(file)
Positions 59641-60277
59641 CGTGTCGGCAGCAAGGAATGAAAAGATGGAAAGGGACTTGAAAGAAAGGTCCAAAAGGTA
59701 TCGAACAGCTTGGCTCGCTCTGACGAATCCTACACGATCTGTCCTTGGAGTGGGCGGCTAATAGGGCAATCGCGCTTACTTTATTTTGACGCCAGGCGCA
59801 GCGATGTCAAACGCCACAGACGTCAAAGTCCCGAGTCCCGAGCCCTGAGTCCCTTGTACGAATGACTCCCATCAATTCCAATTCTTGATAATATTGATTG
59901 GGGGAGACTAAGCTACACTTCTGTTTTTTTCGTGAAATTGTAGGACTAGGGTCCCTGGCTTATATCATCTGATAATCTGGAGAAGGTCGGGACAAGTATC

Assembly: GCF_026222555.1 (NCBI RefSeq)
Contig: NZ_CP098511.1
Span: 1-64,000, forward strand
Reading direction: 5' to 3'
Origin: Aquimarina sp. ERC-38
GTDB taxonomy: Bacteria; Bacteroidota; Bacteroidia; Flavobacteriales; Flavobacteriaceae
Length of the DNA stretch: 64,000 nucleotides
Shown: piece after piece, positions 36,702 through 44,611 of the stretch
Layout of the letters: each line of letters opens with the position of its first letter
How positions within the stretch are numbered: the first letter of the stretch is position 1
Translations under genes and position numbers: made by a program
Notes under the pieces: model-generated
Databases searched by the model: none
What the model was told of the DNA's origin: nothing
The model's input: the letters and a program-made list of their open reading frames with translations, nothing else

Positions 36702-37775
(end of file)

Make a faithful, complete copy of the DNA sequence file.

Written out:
Positions 59641-60277
59641 CGTGTCGGCAGCAAGGAATGAAAAGATGGAAAGGGACTTGAAAGAAAGGTCCAAAAGGTA
59701 TCGAACAGCTTGGCTCGCTCTGACGAATCCTACACGATCTGTCCTTGGAGTGGGCGGCTAATAGGGCAATCGCGCTTACTTTATTTTGACGCCAGGCGCA
59801 GCGATGTCAAACGCCACAGACGTCAAAGTCCCGAGTCCCGAGCCCTGAGTCCCTTGTACGAATGACTCCCATCAATTCCAATTCTTGATAATATTGATTG
59901 GGGGAGACTAAGCTACACTTCTGTTTTTTTCGTGAAATTGTAGGACTAGGGTCCCTGGCTTATATCATCTGATAATCTGGAGAAGGTCGGGACAAGTATC

Assembly: GCF_026222555.1 (NCBI RefSeq)
Contig: NZ_CP098511.1
Span: 1-64,000, forward strand
Reading direction: 5' to 3'
Origin: Aquimarina sp. ERC-38
GTDB taxonomy: Bacteria; Bacteroidota; Bacteroidia; Flavobacteriales; Flavobacteriaceae
Length of the DNA stretch: 64,000 nucleotides
Shown: piece after piece, positions 36,702 through 44,611 of the stretch
Layout of the letters: each line of letters opens with the position of its first letter
How positions within the stretch are numbered: the first letter of the stretch is position 1
Translations under genes and position numbers: made by a program
Notes under the pieces: model-generated
Databases searched by the model: none
What the model was told of the DNA's origin: nothing
The model's input: the letters and a program-made list of their open reading frames with translations, nothing else

Positions 36702-37775